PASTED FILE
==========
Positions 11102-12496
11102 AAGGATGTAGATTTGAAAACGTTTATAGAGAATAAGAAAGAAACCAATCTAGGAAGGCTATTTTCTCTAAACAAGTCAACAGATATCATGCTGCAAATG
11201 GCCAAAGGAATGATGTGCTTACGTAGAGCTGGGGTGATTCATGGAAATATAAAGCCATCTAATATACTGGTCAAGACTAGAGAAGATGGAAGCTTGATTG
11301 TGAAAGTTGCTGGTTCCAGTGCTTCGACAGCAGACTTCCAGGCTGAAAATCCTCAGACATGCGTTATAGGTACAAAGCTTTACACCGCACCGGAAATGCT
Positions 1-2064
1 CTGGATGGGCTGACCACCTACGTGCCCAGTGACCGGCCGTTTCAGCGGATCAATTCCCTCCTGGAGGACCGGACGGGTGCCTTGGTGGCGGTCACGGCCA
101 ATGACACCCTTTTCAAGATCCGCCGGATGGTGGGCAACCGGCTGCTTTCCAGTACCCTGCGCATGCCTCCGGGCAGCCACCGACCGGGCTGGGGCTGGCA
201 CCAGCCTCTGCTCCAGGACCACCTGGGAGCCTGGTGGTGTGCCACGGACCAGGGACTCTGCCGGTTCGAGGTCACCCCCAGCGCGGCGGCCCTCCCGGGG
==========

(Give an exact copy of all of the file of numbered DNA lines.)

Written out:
Positions 11102-12496
11102 AAGGATGTAGATTTGAAAACGTTTATAGAGAATAAGAAAGAAACCAATCTAGGAAGGCTATTTTCTCTAAACAAGTCAACAGATATCATGCTGCAAATG
11201 GCCAAAGGAATGATGTGCTTACGTAGAGCTGGGGTGATTCATGGAAATATAAAGCCATCTAATATACTGGTCAAGACTAGAGAAGATGGAAGCTTGATTG
11301 TGAAAGTTGCTGGTTCCAGTGCTTCGACAGCAGACTTCCAGGCTGAAAATCCTCAGACATGCGTTATAGGTACAAAGCTTTACACCGCACCGGAAATGCT
Positions 1-2064
1 CTGGATGGGCTGACCACCTACGTGCCCAGTGACCGGCCGTTTCAGCGGATCAATTCCCTCCTGGAGGACCGGACGGGTGCCTTGGTGGCGGTCACGGCCA
101 ATGACACCCTTTTCAAGATCCGCCGGATGGTGGGCAACCGGCTGCTTTCCAGTACCCTGCGCATGCCTCCGGGCAGCCACCGACCGGGCTGGGGCTGGCA
201 CCAGCCTCTGCTCCAGGACCACCTGGGAGCCTGGTGGTGTGCCACGGACCAGGGACTCTGCCGGTTCGAGGTCACCCCCAGCGCGGCGGCCCTCCCGGGG